I KNOW this is not Ramadan, a month when Muslims refrain from food and drink for the entire day. However, the wisdom that almost every ustaz or religious teachers keep telling us whenever this month is on our doorsteps is deeply etched in my mind.

We fast, so goes the wisdom, because we have to teach ourself how hard the life of poor people is. Fasting is an act of solidarity, an act of putting yourself in somebody else’s shoe. With fasting we learn how it feels like to be living under a back-breaking poverty.

Whether or not Muslims internalize and live up to this “sweet”, ideal and noble goal of fasting, I frankly don’t know.

However, even if Muslims fail to elevate themselves up to this high-moral standard, and live instead in a double-standard world (I mean they fast in Ramadan, yet show an excessive display of consumerism as the month nears its end, as we all know very well), the wisdom of fasting as a method to teach us how it feels like to be in “other’s shoe” is still very attractive to me.

Echoing an ancient wisdom that is almost shared by great sages the world over, the Prophet Muhammad is related to have said that any one of us is not considered to be a believing person, mu’min, until h/she does unto others what h/she wishes they do unto him/her.

If you feel offended because others address you in a way that discriminates you, don’t ever do it to them. Social life is predicated upon the principle of “reciprocity”. As a noted anthropologist Marcel Mauss pointed out in his classics, The Gift, human society is sustained among other things through myriad cultural edifices such as the concept of gift and exchange. What underpins these concepts is the very idea of reciprocity.

Arrogance, self-righteousness, and seeing ourself as the sole holder of key to the truth are obviously against this ethics.

Martin Buber, a prominent Jewish philosopher, maintained that there are two modes of communication: the “I-It” and “I-Thou” communications.

The “I-It” way of communicating with others is to treat them as a passive “other” in the same manner we treat animal or inanimate objects. Whereas “I-Thou” communication is to treat others as human being with a great respect. That is what animates the ethics of reciprocity that lies at the very foundation of any society–the ethics of “putting yourself in other’s shoe”.

WHEN a group of people who arrogate themselves the “holy” task of defending Islam, God and his Apostle attacked the allegedly “deviant” sect, Ahmadiyah, demolished its mosques, kicked out its members from their houses, sent woman and children of Ahmadi families into shelterless refuge, they showed to us the lack of this very ethics.

Were Ahmadiyah a predominant sect in Indonesia, practicing the similar persecution and repression, what would those attackers think?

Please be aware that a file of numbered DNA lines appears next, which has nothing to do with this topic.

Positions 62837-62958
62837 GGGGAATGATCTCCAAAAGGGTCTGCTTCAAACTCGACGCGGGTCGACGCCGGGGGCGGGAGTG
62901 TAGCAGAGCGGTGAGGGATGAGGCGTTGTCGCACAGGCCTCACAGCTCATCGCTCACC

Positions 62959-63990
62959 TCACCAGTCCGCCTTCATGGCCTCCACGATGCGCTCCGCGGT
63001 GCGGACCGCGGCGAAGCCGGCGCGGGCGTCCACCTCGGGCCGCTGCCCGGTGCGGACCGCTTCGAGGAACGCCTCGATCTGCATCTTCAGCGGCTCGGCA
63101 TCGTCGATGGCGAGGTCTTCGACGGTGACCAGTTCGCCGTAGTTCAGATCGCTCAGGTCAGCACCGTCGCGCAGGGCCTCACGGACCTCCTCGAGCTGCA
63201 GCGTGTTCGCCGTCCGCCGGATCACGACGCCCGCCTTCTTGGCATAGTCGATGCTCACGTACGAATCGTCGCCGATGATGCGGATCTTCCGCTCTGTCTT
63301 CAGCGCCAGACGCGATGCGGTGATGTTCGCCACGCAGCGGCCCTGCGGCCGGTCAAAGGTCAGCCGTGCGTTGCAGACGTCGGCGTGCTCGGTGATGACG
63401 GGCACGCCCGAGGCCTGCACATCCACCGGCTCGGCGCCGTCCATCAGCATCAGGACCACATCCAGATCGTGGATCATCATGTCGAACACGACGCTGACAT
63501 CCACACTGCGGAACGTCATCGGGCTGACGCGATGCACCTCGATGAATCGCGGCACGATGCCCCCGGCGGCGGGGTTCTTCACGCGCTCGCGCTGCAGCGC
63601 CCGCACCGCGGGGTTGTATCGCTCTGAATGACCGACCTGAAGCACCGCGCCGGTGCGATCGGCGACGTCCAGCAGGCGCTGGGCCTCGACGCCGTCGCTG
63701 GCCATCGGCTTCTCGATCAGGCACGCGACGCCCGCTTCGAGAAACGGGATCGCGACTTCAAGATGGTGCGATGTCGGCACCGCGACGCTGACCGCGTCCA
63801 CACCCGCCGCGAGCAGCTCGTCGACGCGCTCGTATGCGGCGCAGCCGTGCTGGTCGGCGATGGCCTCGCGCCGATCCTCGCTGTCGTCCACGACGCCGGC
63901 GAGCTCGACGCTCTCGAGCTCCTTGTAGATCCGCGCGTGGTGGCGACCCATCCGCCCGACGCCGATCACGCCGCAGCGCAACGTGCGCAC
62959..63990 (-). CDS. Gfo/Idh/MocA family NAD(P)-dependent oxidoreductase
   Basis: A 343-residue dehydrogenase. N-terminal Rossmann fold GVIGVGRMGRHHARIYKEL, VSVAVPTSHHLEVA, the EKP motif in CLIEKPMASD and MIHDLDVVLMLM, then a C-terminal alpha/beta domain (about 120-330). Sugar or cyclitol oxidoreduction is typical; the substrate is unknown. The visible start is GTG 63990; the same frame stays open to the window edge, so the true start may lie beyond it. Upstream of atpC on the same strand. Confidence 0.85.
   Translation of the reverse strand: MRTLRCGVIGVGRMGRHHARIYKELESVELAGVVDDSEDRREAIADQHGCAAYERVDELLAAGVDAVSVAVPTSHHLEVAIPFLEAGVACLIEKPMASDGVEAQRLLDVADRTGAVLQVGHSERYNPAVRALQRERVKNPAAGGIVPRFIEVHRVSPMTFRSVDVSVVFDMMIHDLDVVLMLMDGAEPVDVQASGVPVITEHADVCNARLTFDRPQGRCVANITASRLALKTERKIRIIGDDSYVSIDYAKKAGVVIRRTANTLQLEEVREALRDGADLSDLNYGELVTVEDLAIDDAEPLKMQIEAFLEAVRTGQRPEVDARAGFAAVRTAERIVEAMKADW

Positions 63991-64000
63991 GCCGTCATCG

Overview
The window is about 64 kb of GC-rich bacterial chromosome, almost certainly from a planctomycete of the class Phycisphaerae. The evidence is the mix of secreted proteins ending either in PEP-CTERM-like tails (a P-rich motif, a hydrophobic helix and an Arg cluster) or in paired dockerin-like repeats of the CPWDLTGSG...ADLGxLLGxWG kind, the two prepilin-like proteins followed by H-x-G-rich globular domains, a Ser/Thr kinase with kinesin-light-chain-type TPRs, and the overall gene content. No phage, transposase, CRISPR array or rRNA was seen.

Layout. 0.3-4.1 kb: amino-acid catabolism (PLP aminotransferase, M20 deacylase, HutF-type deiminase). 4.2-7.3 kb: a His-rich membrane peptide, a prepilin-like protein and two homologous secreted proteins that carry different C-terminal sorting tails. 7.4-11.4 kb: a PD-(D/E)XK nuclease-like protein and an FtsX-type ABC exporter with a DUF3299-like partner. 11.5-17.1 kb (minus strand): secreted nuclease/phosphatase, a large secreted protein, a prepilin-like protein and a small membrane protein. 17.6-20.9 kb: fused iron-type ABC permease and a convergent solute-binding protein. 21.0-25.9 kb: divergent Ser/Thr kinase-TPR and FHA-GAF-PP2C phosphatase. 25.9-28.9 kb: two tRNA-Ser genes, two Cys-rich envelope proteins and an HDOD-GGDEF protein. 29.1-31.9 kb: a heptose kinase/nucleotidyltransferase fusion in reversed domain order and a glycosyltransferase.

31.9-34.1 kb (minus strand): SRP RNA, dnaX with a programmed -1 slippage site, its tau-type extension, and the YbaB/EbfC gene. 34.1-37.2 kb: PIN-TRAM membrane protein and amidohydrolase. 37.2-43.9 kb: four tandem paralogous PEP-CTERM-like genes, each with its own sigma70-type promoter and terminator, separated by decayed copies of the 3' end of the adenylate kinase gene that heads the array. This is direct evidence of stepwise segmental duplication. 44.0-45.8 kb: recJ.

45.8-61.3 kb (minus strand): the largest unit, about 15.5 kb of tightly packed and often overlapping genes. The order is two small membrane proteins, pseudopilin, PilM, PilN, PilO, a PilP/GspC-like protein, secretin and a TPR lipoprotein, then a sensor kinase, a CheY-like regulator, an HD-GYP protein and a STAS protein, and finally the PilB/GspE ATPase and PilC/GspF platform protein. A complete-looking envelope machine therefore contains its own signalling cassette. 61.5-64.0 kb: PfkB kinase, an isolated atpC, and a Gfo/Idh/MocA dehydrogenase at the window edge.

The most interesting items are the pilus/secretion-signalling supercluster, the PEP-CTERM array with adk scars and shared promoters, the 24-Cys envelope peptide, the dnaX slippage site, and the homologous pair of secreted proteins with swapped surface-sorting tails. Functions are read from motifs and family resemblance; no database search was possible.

The problem with Indonesian Muslims is that they live so long as a majority, cultivating the mindset of “supremacy” given their status as the predominant religious group in the country. It never occurs to them how it looks like to be in the reverse position. It is so striking to see that the discourse of “civil right” is markedly missing in the rhetoric of Sunni majority in Indonesia.

Of course there are Muslim advocacy groups that adopt this discourse with a great enthusiasm. They try to defend the right of Ahmadi people to exercise their freedom of conscience. Unfortunately, those “good Samaritans” run into a risk of being designated as “westernized Muslims” adopting the language of western civilization, i.e. the language of civil right.

It seems that the only way for Muslim to learn how important civil rights are is to live themselves as a minority. That is exactly what I see happening in the US now. Being minority, Muslim in the US seem to realize that the only way to defend their right is to jump into the bandwagon of civil right movement. The good example is CAIR, Council of American-Islamic Relations, presumably the largest Muslim civil right organization in the US.

However, while CAIR is so enthusiastic to defend Muslims who are discriminated against in the US, which is definitely a very important task to accomplish, it strikes me that it pays so little attention to the same discriminatory practices that are so rampant in Muslim world nowadays, especially against minority sect such as Ahmadiyah. I would imagine that it is a very strong message for the Muslim world if Muslim organizations in the West such as CAIR say categorically that discrimination and persecution of minority sects, in all its forms and for whatever reason, is unacceptable in the civilized world. CAIR and the likes are in the best position to tell Muslims outside the West about the evil consequence of discrimination for any society, Muslim included.

That is, I think, the very implementation of “putting yourself in other’s shoe”-ethics. That is the realization of a noble goal of fasting in Ramadan: to learn how it feels like to be discriminated against.

Can Muslims live up to this Islamic ethics?